A recently posted FCC filing hints that a major pay TV service may be planning to use "widely-marketed consumer electronics devices, such as game consoles" to distribute subscription and on-demand video programming.
The filing [PDF
], posted last week, refers to an FCC phone call that discussed contract negotiations between the Fox Group and a multichannel video programming distribution (MVPD) partner.
That MVPD partner will purportedly be expanding its services to game consoles and other devices "in the near future," according to the filing. There's no evidence as to which MVPD was being discussed, though it's safe to assume it's a major cable, FiOS, or satellite provider that operates in the United States.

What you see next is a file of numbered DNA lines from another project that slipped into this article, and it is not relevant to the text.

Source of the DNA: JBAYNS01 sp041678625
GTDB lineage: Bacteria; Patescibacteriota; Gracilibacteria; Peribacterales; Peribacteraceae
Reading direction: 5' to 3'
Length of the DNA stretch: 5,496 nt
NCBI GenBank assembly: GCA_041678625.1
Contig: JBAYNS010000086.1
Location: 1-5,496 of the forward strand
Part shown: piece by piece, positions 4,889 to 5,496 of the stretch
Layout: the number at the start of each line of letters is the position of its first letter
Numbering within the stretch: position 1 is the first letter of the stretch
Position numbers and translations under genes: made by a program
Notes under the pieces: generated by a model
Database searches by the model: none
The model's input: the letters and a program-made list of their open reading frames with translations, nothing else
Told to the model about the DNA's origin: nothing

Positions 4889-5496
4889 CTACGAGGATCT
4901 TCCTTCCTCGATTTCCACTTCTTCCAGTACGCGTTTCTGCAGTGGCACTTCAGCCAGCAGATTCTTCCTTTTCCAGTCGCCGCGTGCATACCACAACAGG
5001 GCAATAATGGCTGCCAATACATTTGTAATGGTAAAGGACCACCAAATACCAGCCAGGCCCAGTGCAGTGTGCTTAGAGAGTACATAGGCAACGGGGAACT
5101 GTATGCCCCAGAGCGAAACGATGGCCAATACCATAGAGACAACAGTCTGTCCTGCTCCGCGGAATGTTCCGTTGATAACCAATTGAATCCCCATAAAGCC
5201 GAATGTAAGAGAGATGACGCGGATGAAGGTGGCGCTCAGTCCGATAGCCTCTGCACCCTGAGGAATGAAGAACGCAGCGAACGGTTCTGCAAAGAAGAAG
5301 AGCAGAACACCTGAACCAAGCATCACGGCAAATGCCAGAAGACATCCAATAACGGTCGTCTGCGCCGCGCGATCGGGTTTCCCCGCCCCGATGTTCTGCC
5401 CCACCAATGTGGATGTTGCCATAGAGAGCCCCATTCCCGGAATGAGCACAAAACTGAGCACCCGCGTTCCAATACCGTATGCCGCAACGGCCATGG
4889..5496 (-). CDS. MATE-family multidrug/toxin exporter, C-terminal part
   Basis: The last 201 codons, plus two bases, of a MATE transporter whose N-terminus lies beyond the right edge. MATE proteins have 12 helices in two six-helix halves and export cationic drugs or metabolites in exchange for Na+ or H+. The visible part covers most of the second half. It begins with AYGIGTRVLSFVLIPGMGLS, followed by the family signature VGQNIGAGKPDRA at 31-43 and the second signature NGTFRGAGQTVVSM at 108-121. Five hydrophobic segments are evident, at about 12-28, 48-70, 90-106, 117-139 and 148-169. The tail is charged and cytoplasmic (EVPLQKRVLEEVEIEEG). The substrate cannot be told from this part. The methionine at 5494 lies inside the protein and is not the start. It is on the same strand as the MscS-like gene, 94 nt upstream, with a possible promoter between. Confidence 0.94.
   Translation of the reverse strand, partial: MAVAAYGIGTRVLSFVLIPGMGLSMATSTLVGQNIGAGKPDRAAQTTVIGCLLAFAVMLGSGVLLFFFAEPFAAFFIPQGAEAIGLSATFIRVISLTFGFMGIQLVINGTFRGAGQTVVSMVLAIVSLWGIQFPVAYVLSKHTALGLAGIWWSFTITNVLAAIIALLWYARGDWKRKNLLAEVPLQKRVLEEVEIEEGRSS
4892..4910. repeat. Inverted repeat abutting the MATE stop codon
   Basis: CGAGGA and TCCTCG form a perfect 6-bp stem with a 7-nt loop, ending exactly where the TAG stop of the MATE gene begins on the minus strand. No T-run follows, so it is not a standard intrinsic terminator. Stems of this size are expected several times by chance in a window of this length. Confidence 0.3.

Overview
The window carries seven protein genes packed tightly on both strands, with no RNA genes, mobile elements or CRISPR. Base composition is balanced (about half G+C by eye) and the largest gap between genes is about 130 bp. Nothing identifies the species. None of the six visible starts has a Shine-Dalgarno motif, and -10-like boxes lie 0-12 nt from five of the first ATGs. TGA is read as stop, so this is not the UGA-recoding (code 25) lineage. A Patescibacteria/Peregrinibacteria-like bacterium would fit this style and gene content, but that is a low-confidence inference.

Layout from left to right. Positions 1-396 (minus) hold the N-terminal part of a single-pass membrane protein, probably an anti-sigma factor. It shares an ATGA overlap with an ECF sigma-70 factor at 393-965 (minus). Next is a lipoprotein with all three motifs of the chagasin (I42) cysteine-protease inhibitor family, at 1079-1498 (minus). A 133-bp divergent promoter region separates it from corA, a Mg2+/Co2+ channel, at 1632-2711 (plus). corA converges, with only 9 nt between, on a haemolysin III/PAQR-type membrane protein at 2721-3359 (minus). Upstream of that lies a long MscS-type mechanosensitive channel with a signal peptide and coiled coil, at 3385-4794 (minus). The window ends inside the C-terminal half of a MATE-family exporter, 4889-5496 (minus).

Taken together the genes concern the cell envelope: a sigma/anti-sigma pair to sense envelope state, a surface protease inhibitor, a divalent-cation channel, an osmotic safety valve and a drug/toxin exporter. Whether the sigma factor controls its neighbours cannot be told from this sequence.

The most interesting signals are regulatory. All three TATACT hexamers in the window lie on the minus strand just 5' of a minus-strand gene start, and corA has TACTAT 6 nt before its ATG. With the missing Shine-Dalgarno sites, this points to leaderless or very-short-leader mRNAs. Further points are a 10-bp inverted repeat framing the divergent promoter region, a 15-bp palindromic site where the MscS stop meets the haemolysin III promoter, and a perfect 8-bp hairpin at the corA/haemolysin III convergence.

Fox used this distributor's pending device expansion to argue that the FCC doesn't need to step in to enforce standards for home video delivery, such as the proposed AllVid system
. The argument echoes a similar one made earlier in the week by The Walt Disney Company [PDF
Since last October, AT&T has let subscribers to its UVerse IPTV service use their Xbox 360s as a secondary set-top box
to stream live video content and manage DVR playback.
Purely internet-based services Netflix and Hulu Plus also offer video content through game consoles, and both the Xbox 360 and PS3 allow users to buy and rent movie and TV content directly through their online marketplaces.